Tuesday, September 27, 2011

Crash and Burn

Last night, Zoe and I flew our 44th flight together coming back to London from a long weekend in Copenhagen. It was a short flight, an hour and a half and I was in such relaxed state beforehand that I forgot to put diapers in her changing kit (I flew hand luggage only so I had some in my roller suitcase) and I didn't think of dinner before we were inside the terminal around 5.30pm. It was one of those journeys that ended up being 'interesting' rather than bland or eventless.

The security guard asked me, for the first time ever in Copenhagen airport, to take Zoe out of my carrier with the logic reason that "If not, they couldn't search me properly if I beeped". It might just be me who is particularly clever and capable of reasoning that in the case I beeped, they could ask me to remove her, but no, that would be to hard to figure out. He then proceeded to ask me if she could walk through the metal detector herself. Zoe is 16 months and if you have ever experienced a 16 month old you would know that 1. they do not like to be far away from their parents, and 2. sometimes they love being away from their parents, so much that they run off in a different direction entirely. "She is not walking through herself", I answered through my teeth. On the other side a security officer offered to get me a hand luggage cart, which I politely declined but applauded him for the help.

I was in perfect time for my flight, not too early and no need to rush. Except when I looked at the screen the flight showed an hour and a half delay. Nice. With a tired toddler in an airport. After consulting with information it turned our that Copenhagen airport has a little known, large play area with toys and seats for adults. We stocked up on dinner (sandwiches) and headed over there. Zoe played with a French boy whom she followed around like a puppy but who didn't think much of her. One hour was easily killed.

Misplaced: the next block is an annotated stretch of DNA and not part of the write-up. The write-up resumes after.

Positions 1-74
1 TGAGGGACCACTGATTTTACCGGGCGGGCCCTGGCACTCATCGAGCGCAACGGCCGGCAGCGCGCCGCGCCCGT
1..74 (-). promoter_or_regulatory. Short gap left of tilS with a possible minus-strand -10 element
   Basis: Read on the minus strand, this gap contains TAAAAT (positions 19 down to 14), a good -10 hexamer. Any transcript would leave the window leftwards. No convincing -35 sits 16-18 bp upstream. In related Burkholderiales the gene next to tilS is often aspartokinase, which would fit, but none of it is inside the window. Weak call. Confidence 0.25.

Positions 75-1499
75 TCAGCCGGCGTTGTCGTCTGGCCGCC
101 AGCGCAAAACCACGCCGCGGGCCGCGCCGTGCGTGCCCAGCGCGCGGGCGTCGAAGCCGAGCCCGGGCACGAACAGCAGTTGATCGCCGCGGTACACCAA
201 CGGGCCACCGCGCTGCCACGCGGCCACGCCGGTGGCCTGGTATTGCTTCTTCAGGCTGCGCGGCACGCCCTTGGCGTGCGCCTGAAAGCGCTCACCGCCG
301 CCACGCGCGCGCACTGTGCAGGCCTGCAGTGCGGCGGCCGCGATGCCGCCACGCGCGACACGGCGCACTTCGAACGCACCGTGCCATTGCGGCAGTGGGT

Zoe was her usual little happy self when we got to the gate and I let her walk onto the plane herself for the first time. Walking on as the last people, she was charming all the other passengers, waving her little hand as she walked down the aisle to 28A. Little did they know that they were to see and hear much more from her.

She sat in her own seat as we took off, fully occupied by the little stuffed chicken that they crew had given her along side a book that she flicked through. I was the proud mother of a patient, cute, calm little girl as we started out flight towards Heathrow. After take-off I asked for a blanket and a pillow for her because by now it was quite past her bedtime and I could tell she was getting tired. She adorably pulled the blanket over herself and tried to make herself comfortable on the seats (we were given a full row to ourselves because the replacement plane was twice the size of the original one) but she wasn't really able to lie down long enough to drift off. She knew she was tired but she couldn't calm down. I nursed her a bit, trying to help her sleep but she gradually went into her overtired overdrive that I know only too well.